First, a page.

By Rep. Mike Sanders
It’s the time of year when we hear a lot about the state budget. Here’s a brief review of the process.
House leadership starts looking at the state budget for the next fiscal year in about October when we start seeing state agency preliminary requests. This year, in January, we added public budget hearings with the five state agencies that receive almost 80 percent of the state appropriated budget.
Once session starts, the speaker forms the House appropriations & budget subcommittees, broken up into education, general government, health, human services, judiciary, national resources and regulatory service, public safety, transportation and other areas. This year, these subcommittees met with various state agencies to do a deeper dive into their budgets. Each member was asked to rotate through the various committees to get a better look at the state’s overall budget.
The House Appropriations & Budget Committee and the Joint Committee on Appropriations & Budget, made up of House and Senate members, also have met multiple times, approving a number of bills that are now starting to move through the House and to the Senate.
The first of those measures passed the House last week.
House Bill 2343 removes red tape, making it easier to collect back sales taxes from businesses that are late on their tax payments. House Bill 2344 reduces the cap on film tax rebates from $5 million to $4 million annually. House Bill 2350 eliminates the sales tax exemption for certain sporting events, like tickets to the Oklahoma City Thunder games. Combined, these three measures are expected to generate about $20 million and are a step towards helping close the budget gap.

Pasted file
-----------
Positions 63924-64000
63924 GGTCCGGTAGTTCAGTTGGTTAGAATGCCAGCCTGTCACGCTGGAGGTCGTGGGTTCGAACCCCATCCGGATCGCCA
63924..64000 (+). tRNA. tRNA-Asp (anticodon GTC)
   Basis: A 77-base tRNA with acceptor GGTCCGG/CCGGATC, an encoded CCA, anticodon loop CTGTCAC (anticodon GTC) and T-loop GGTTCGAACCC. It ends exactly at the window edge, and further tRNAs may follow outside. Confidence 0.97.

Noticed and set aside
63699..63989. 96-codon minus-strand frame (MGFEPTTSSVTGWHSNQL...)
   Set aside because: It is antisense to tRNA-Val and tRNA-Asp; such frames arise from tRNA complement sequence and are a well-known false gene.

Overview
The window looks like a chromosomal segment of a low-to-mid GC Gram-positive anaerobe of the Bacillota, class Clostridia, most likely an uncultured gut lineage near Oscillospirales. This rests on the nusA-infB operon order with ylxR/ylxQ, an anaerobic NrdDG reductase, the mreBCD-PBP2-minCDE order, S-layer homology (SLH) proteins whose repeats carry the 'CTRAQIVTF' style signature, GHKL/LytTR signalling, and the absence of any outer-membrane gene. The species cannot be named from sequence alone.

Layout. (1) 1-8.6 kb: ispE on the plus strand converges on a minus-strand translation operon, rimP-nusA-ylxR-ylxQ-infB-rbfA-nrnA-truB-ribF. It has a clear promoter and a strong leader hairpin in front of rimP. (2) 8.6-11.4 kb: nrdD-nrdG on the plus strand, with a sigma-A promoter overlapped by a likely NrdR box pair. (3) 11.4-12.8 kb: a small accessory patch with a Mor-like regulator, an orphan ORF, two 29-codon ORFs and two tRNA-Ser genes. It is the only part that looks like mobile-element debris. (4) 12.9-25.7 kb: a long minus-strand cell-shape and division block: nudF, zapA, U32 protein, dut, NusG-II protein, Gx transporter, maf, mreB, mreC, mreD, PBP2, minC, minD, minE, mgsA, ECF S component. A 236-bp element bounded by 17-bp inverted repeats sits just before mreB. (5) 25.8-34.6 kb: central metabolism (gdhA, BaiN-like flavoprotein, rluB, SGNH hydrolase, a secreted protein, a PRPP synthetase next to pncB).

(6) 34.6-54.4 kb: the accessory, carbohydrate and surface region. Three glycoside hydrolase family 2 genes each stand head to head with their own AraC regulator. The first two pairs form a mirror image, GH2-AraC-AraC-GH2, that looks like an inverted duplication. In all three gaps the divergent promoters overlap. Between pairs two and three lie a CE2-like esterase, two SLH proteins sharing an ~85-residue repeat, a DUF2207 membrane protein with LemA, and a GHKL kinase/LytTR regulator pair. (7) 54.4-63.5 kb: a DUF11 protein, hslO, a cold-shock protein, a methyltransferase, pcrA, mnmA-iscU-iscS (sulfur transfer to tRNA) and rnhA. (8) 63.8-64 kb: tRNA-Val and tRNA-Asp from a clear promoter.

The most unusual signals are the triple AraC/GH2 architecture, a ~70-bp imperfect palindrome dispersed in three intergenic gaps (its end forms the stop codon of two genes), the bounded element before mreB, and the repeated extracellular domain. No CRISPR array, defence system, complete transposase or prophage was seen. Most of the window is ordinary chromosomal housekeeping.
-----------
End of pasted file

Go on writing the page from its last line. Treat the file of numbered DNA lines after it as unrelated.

These are examples of bills that require 51 votes in the House to pass: bills that raise certain fees or end tax exemptions, deductions and credits. Bills that will raise taxes require two-thirds, or 76 votes in the House, to pass. Raising taxes is harder, as it should be.
Here’s a look at the budget breakdown. About 60 percent of the money in the overall state budget comes off the top, mainly for transportation and education; about 40 percent gets appropriated at the Legislature’s discretion. We’re working to move more money from the off-the-top category to the appropriated category to give the Legislature greater flexibility to better meet changing needs each year. But, there’s a reason that money was set aside in the first place, to protect things like transportation.
We hear a lot about education funding, but common and higher education and CareerTech gets about 52 percent of the appropriated budget. We have to fund the rest of government – more than 60 state agencies – with the remainder. Transportation as a whole only gets about 9 percent of the budget.
We’re working to craft a state budget this year that will adequately fund core government services but that will continue to force state agencies to spend conservatively and eliminate all waste. The taxpayer should get the greatest discretion of how their money is spent.
We are on track to have a balanced budget before session ends in May. I will keep you posted on our progress.
As always, I’d love to hear from you. I can be contacted at Mike.Sanders@OKHouse.Gov or (405) 557-7407.